The author of “Duties of the Heart” had no short term illusions.
Rabbi Bachya ibn Paquda knew this path is initially for the Few, not the many. After mentioning the significant obstacles created by selfishness and ignorance, Paquda wrote:
“Therefore, my brother, you should endeavor to acquire faithful colleagues and true friends who will help you in your religious and secular pursuits, as you are wholehearted and true toward them. They should be as dear to you as your own soul, when you find among them those who are worthy of this sentiment.” [7]
It is by being wise, not by making propaganda, that one changes the world.
Nations must be improved starting from our souls. The birth of a just society has to take place in one’s own heart and character, before becoming visible as a sociological process. The large tree emerges from within the small seedling, not from without. Unlimited potentialities for good are waiting for us. Each human soul contains the seeds of future society, which in due time will grow and flourish.
[1] “History of Magic”, Eliphas Levi, published by William Rider & Son, London, 1922, 536 pp., see Book VI, chapter IV, p. 422.
[2] The positive side of Gandhi’s legacy proceeded with Vinoba Bhave. See the article “Vinoba and the Power of Good Will”.
[3] “Le Faux Naturisme de Jean-Jacques Rousseau”, Paul Carton, deuxième édition, 1951, 213 pages, Imp. Bussière, à Saint-Amand (Cher), France.  First edition, 1944.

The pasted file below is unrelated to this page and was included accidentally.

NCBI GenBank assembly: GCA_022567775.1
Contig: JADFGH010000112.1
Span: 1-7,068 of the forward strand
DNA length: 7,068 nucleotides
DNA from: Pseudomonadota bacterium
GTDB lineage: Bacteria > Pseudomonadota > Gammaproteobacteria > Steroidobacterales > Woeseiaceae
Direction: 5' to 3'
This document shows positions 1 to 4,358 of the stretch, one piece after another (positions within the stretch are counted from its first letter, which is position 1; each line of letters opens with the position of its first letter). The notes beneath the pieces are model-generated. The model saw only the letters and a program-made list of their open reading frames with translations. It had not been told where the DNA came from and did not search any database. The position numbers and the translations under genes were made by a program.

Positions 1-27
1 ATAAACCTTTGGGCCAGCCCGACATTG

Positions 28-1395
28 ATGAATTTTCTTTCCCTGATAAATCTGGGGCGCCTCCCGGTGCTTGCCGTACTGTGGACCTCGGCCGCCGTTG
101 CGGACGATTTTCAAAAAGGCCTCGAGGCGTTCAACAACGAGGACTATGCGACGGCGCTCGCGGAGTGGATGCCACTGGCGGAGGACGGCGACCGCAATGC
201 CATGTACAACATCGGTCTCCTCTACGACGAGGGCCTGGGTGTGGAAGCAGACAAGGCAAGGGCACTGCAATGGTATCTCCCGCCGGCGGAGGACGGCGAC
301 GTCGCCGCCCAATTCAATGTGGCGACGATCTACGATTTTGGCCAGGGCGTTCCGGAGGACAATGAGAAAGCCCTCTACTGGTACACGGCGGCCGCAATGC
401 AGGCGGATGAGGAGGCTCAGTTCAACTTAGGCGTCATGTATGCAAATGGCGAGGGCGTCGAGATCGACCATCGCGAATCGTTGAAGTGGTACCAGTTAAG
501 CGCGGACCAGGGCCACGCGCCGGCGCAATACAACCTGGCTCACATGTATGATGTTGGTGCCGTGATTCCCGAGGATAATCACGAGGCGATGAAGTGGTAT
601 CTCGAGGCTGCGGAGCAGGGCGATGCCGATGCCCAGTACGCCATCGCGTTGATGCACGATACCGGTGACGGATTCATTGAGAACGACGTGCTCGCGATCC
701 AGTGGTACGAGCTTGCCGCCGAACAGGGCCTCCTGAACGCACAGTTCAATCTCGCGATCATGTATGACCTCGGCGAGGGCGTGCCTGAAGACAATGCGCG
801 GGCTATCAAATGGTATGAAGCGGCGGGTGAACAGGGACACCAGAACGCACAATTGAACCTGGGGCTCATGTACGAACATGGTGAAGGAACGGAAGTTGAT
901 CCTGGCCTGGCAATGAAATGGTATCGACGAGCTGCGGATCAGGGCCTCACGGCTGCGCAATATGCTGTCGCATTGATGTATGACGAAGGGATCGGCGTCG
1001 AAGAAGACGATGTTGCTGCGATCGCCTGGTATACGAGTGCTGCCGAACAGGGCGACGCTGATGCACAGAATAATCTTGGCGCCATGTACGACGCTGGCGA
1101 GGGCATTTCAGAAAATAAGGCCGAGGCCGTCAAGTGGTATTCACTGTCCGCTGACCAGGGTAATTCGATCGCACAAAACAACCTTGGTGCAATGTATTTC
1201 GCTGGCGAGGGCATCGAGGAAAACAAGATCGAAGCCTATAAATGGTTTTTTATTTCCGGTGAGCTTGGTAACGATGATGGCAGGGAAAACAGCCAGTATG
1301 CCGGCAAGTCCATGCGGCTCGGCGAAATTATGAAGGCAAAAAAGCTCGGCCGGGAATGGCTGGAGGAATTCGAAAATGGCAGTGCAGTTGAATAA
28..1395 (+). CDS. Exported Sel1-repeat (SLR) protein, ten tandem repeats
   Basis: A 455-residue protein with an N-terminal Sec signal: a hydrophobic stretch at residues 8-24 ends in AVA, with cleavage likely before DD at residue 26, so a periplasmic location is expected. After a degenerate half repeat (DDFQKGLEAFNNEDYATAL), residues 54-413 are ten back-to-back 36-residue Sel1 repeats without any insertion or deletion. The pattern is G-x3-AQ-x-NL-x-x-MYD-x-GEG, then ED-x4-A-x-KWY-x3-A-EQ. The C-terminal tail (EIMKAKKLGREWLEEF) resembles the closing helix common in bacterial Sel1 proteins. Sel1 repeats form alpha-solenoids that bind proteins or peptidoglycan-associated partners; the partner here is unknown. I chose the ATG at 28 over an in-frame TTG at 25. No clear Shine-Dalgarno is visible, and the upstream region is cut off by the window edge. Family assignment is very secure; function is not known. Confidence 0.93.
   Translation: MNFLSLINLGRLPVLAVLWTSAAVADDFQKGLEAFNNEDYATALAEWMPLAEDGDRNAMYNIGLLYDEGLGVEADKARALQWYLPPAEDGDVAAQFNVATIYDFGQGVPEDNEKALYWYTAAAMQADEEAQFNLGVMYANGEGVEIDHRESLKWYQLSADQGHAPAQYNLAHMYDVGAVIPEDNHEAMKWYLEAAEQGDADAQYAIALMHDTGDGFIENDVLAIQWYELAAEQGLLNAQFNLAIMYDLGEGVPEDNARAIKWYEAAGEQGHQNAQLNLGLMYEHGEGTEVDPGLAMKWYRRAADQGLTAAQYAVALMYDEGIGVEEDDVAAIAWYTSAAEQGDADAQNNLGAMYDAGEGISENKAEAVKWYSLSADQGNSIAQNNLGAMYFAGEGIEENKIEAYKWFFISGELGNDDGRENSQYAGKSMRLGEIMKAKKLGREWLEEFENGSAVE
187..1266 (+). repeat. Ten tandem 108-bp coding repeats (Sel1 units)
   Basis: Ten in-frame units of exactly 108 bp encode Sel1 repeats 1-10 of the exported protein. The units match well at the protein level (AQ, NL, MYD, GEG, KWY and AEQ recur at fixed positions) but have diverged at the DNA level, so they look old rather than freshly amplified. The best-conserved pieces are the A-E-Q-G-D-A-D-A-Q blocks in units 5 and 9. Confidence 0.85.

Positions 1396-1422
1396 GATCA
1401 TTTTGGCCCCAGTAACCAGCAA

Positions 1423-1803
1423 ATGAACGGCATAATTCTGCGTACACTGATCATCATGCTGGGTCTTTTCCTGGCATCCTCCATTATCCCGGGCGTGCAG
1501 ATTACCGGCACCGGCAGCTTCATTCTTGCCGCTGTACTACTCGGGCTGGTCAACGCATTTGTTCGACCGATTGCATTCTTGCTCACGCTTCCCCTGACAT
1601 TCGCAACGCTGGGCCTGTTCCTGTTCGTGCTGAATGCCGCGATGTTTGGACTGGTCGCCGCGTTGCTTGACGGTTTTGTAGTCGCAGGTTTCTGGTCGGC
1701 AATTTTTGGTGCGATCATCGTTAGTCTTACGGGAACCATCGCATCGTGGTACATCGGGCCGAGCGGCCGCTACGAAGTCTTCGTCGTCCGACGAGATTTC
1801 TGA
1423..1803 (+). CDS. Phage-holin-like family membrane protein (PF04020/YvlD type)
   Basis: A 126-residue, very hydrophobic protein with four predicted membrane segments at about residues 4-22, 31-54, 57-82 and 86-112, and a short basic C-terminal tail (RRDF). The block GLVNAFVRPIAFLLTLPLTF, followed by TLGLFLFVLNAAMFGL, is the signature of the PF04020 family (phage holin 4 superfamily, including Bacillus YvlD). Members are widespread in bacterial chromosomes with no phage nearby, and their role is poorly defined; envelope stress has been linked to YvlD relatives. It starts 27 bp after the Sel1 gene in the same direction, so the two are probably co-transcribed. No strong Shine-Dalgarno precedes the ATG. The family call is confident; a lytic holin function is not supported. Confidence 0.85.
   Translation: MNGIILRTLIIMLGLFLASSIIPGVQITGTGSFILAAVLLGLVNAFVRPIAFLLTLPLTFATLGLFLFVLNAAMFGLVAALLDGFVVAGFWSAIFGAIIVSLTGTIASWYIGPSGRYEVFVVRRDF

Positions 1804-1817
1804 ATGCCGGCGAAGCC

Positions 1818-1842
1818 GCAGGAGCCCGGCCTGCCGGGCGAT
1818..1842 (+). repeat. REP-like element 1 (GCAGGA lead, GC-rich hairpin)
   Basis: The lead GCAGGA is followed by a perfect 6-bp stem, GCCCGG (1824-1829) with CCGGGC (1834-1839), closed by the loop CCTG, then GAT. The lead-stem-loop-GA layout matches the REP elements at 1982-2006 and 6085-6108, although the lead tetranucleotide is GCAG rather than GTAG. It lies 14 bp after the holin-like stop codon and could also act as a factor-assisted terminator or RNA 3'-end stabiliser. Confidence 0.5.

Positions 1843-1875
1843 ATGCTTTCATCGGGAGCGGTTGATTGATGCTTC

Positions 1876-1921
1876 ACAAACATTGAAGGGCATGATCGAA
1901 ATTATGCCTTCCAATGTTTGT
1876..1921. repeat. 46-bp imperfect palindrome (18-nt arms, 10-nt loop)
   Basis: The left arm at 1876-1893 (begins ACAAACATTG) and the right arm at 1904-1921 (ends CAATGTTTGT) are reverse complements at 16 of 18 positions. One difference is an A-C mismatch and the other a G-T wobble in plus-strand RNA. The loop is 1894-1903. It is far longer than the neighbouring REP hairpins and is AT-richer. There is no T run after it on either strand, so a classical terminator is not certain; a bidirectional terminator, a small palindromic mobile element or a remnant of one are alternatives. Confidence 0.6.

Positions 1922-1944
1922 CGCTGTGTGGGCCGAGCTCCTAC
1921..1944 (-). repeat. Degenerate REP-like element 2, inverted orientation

[4] “Le Faux Naturisme de Jean-Jacques Rousseau”, Paul Carton, 1951, 213 pp., see pp. 53-86.
[5] “O Índio Brasileiro e a Revolução Francesa”, subtitle “as origens brasileiras da theoria da bondade natural”, Affonso Arinos de Mello Franco, Livraria José Olympio Editora, Rio de Janeiro, 1937, 331 pp., see pp. 34-35. 
[6] This contemporary English version – available online – was compared to the original text of the volume “The Complete Works of William Shakespeare”, The Golden Library, Magpie Books, London, UK, 1992, 1142 pp., see p. 8.
[7] “Duties of the Heart”, by R. Bachya ben Joseph ibn Paquda, translated from the Arabic into Hebrew by R. Yehuda ibn Tibbon, English translation by Daniel Haberman, two volumes, Feldheim Publishers, Jerusalem-New York, printed in Israel, copyright 1996, see volume two, p. 745.
The above article was published in the associated websites on 21 July 2019. It is also available at the theosophical blog in The Times of Israel.